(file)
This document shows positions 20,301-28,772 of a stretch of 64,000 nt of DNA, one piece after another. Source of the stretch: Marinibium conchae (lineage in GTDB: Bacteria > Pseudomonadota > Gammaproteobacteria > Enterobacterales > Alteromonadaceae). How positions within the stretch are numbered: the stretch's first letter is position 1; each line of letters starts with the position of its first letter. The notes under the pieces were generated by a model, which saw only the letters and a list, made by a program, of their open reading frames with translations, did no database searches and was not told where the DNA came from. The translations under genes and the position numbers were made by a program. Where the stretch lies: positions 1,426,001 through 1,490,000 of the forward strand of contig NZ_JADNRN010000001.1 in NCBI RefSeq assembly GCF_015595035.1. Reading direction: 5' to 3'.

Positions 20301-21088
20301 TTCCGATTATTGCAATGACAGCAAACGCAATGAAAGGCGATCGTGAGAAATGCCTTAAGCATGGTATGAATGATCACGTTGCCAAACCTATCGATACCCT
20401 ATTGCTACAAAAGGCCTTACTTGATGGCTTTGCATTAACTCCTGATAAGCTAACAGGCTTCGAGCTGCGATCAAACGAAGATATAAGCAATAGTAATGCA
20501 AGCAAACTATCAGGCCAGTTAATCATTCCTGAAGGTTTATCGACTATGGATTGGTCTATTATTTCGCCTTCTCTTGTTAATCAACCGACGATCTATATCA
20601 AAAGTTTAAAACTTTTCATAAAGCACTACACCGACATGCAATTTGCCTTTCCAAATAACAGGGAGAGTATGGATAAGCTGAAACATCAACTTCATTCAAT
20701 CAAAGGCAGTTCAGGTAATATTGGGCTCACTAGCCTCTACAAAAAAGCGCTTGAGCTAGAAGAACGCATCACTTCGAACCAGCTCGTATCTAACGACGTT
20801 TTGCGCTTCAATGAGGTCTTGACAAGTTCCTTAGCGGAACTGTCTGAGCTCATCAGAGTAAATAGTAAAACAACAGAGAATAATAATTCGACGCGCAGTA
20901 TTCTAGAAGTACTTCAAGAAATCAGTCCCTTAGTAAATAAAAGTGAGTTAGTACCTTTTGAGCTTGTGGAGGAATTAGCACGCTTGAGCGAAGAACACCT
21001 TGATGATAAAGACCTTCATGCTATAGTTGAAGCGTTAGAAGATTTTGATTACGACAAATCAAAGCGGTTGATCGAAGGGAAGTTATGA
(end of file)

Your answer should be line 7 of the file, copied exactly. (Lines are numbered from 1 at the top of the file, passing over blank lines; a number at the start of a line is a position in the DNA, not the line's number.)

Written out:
20701 CAAAGGCAGTTCAGGTAATATTGGGCTCACTAGCCTCTACAAAAAAGCGCTTGAGCTAGAAGAACGCATCACTTCGAACCAGCTCGTATCTAACGACGTT